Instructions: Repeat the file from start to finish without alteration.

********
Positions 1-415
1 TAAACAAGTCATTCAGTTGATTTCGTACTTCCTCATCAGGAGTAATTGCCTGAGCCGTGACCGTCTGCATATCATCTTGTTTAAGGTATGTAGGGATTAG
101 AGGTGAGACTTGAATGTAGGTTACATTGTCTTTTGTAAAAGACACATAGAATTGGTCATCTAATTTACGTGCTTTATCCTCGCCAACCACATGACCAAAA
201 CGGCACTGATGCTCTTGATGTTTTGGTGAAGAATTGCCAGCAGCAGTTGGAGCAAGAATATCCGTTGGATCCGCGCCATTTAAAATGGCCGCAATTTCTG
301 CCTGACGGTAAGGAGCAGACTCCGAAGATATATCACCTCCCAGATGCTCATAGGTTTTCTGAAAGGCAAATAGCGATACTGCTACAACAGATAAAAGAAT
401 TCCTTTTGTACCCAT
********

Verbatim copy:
Positions 1-415
1 TAAACAAGTCATTCAGTTGATTTCGTACTTCCTCATCAGGAGTAATTGCCTGAGCCGTGACCGTCTGCATATCATCTTGTTTAAGGTATGTAGGGATTAG
101 AGGTGAGACTTGAATGTAGGTTACATTGTCTTTTGTAAAAGACACATAGAATTGGTCATCTAATTTACGTGCTTTATCCTCGCCAACCACATGACCAAAA
201 CGGCACTGATGCTCTTGATGTTTTGGTGAAGAATTGCCAGCAGCAGTTGGAGCAAGAATATCCGTTGGATCCGCGCCATTTAAAATGGCCGCAATTTCTG
301 CCTGACGGTAAGGAGCAGACTCCGAAGATATATCACCTCCCAGATGCTCATAGGTTTTCTGAAAGGCAAATAGCGATACTGCTACAACAGATAAAAGAAT
401 TCCTTTTGTACCCAT